Videodrome is dangerous.
I’m talking literally and metaphorically. The Videodrome signal, within the confines of the narrative film Videodrome, is a dangerous, flesh mutating, life-changing broadcast. Videodrome the frame, the movie by David Cronenberg, is dangerous in a far more ephemeral way.
Videodrome is a hallucination, a series of subjective dreams and nightmares experience by Max Renn (James Woods). It could be argued nothing about the film is real, as it begins with full-screen television static (anticipating the similar, albeit bleaker and less fulfilling, Benny’s Video by Michael Haneke) which returns intermittently to fill the entire screen, indicating to us, the viewer, that everything we are seeing is un-reality. A program– not necessarily “a movie”. It could be argued, using the same post-modern lense, that the ultimate producer and distributor of the Videodrome signal is David Cronenberg himself, tormenting his protagonist Renn and his universe.
Videodrome is a sick set of programming and Cronenberg is a sick programmer. Never before has a Cronenberg movie (or perhaps any movie) so thoroughly and easily dismantled the viewer’s worldview and sense of place. “I don’t know where I am anymore,” Renn mumbles at the end of the film, as he sits alone on a dirty mattress in a condemned boat. Neither do we. The scant preceding 89 minutes, when properly received, can de-center almost any worldview. There are movies that dismantle rationalism, there are movies that dismantle humanism, and there are movies that dismantle pragmatism– Videodrome dismantles all –isms.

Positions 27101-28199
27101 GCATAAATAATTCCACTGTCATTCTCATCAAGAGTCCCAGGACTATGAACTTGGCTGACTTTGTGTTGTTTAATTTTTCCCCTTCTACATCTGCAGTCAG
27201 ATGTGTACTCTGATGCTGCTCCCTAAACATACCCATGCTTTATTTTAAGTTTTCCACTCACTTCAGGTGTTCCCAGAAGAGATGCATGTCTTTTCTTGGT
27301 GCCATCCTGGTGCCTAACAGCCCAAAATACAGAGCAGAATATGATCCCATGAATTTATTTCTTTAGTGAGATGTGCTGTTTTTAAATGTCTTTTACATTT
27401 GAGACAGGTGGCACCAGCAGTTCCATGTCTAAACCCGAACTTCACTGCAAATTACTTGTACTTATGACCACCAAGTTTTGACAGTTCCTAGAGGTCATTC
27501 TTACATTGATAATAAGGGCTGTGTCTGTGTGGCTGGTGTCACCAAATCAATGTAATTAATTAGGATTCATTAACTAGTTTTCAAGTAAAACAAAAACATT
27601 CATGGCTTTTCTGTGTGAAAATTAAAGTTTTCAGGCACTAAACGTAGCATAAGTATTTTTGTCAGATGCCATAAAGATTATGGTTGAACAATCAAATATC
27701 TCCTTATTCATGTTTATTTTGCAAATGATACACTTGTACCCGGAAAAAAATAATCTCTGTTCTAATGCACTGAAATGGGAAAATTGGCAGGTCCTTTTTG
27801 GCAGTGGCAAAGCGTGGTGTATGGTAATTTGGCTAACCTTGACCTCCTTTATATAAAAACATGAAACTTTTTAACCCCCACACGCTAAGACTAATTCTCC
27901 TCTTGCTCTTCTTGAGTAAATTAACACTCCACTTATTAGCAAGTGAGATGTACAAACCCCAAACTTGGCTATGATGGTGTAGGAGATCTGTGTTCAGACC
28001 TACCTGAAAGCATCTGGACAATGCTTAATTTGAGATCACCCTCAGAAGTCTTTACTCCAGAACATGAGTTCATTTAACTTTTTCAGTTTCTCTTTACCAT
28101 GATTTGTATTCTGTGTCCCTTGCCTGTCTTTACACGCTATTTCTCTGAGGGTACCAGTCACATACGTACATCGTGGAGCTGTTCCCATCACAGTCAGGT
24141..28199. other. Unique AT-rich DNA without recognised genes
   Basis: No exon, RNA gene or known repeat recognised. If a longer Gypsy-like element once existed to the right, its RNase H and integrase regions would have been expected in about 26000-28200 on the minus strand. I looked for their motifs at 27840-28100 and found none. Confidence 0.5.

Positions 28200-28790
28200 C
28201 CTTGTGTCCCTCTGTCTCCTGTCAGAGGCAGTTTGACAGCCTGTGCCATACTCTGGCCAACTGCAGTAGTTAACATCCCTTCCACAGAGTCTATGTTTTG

The true power of Videodrome, both the signal and the frame, is not in indoctrinating you into a world of frightening hallucinations– it’s in deprogramming you of the ones you already have. And the deprogramming is always more painful, as Bianca O’Blivion warns.
When Barry Convex (Leslie Carlson, in a role modeled after televangelist Jim Bakker) explodes into a mass of mutated flesh (in surely one of the more horrific sequences in film history) it is not simply a painful death but an explosion of a lifetime of artificial beliefs, coalescing and devouring the flesh. It is a lifetime of artificial slogans, simplistic morals, and deplorable binary philosophies, breaking through his skull and torturing the still-conscious Convex. The Videodrome signal, after all, turns the viewer against himself more than it does against others– ultimately Convex is devoured by his own body and mind.
But yet, it is not simply that Convex, Harlan and their beliefs are “bad”. No Cronenberg film is ever so black and white. When Renn is de-programmed he must then be immediately re-programmed, this time by the “New Flesh”. Both philosophies are sloganeering, hierarchical belief systems that work best through direct control and manipulation, and both ask Renn to kill for them. Neither Renn nor the audience truly believes or understands either of the philosophies. Renn is simply asked to sacrifice himself for them.
The most disturbing and dangerous thing about Videodrome is not the imagery, the idealized fuckscape, or the famous Croenberg mutations. The most disturbing thing about Videodrome is the presentation that every thought you have, have ever had and will ever have, every philosophy you subscribe to, is a program someone else is playing. Videodrome presents this insidious, terrifying idea that the entire system is something complex and unstoppable, something you will never understand, and that is controlling you. Call it “philosophy”. No matter what channel you’re on—the capitalist channel, the Christian channel, the atheist channel, the Marxist channel, the Dada channel—they’re all programming. And, as we all know, the medium is the message. Whose program are you playing, and how and when did they fuck you? Videodrome is dangerous because it deconstructs, among other things, philosophy. Full stop. Not just a philosophy, but the concept entirely.
“I don’t know where I am anymore.”
Neither do we, Max.
By Britta R. Moline 9/22/2011